20/20 #2: Beginning, middle, end

Every story needs to BE ORGANIZED, whether that means the inverted pyramid, the Four-Box structure, or some other structure.

“The pyramid has to be big at the top because it must answer all the questions that readers have. Remaining information is arranged in diminishing order of importance.” Chip Scanlan, Poynter OnLine

inverted pyramid

The inverted pyramid is a traditional news structure. When the story needs to be shorter to fit the column inches available in the newspaper, the editor can begin cutting at the bottom.

Doug McGill's Four Boxes

Doug McGill’s four-box structure provides an alternative way to organize stories.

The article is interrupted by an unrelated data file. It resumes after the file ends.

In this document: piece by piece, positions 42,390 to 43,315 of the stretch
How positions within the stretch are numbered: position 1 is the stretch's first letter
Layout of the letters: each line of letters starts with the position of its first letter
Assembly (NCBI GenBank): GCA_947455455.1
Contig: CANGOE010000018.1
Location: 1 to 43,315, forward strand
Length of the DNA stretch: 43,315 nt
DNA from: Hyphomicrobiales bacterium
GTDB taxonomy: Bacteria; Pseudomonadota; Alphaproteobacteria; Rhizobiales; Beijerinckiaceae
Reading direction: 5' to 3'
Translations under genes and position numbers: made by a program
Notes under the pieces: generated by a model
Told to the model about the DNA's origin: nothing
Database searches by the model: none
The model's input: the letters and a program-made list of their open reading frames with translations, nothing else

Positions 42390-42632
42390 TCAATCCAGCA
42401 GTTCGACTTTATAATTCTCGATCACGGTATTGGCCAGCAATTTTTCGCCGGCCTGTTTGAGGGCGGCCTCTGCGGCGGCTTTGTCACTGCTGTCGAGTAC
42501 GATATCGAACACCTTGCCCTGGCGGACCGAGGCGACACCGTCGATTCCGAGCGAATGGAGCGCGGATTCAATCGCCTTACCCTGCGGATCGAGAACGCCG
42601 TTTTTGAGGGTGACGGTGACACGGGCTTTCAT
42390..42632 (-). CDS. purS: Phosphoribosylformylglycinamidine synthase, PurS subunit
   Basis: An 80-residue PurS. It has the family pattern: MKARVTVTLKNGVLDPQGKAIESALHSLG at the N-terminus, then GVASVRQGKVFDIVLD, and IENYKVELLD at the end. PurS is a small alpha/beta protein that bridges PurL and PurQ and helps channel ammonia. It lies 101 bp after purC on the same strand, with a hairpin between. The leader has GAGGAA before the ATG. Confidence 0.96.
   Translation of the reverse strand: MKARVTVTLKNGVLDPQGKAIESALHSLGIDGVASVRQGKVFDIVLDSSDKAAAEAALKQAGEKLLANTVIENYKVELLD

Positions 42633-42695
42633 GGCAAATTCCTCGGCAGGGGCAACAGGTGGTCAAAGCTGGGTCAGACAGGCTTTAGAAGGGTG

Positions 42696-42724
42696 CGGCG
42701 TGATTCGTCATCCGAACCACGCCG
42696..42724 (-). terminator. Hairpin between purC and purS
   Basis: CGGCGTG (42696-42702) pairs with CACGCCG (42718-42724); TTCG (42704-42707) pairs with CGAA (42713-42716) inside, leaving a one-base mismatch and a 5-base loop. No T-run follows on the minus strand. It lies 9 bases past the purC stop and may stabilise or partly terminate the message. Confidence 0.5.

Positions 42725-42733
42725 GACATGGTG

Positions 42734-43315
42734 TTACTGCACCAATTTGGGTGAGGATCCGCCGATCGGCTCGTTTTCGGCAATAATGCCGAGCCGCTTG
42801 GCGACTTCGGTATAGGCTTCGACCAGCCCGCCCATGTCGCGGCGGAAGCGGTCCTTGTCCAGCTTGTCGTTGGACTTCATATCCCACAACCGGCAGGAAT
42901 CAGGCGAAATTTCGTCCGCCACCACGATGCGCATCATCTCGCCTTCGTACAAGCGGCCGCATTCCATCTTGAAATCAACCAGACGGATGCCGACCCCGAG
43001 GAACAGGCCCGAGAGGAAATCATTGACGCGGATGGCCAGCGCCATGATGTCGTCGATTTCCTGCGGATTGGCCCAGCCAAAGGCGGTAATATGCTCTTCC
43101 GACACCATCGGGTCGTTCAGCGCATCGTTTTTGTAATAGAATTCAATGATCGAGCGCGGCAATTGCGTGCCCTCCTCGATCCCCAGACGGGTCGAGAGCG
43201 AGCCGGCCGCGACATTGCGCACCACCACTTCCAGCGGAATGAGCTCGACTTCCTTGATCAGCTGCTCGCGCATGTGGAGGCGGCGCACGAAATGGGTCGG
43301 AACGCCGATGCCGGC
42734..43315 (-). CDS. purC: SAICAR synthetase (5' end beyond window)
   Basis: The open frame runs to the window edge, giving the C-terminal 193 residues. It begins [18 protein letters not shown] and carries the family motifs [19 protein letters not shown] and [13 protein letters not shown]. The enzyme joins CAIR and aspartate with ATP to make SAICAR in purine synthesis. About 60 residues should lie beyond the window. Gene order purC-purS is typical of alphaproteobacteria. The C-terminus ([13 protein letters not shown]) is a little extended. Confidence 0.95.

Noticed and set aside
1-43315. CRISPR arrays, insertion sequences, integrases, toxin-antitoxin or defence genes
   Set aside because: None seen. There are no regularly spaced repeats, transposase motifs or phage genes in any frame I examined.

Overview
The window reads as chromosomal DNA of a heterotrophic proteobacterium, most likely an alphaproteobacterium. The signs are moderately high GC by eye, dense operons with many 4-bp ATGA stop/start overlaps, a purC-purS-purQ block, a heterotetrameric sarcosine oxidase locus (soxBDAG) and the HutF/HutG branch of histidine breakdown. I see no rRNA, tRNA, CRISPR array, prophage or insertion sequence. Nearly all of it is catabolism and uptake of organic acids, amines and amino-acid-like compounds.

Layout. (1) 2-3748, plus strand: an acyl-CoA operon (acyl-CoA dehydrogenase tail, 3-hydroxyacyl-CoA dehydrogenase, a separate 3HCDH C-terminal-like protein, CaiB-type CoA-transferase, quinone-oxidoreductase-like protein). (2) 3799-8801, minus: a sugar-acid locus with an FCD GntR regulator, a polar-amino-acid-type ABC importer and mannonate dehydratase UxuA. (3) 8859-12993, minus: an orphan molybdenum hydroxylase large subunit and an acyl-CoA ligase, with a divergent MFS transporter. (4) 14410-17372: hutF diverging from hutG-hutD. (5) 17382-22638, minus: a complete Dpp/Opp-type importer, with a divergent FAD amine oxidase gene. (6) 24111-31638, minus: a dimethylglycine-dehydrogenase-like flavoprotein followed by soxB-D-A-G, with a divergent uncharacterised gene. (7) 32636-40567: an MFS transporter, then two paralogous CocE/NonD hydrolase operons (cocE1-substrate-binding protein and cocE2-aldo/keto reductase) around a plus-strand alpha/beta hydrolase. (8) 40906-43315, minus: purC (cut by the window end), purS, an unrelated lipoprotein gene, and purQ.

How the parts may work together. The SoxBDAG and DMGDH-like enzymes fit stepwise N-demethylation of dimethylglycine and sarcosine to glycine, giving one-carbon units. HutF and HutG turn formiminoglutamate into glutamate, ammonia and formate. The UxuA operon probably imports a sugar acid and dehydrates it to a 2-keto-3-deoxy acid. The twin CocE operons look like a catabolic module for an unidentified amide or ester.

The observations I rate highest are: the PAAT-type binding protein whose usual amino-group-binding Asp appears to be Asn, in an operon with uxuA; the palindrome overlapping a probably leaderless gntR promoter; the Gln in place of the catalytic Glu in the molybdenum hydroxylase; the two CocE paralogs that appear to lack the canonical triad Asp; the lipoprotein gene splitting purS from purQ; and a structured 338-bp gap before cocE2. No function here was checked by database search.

The middle part of both stories includes material such as statistics, quotes, anecdotes and chronology. Some of this material might also go in a sidebar. Or it might be presented in a graphic, such as a chart or graph.

These are two different ways to organize stories. There are other ways. What’s important is to have an organization that makes sense for your story.

Which format would you choose for each of the following articles, and why?

  • Report on city council decision on demonstrations
  • New director at Neighborhood House
  • Intergenerational Hmong art exhibit
  • Fare hike protest rally
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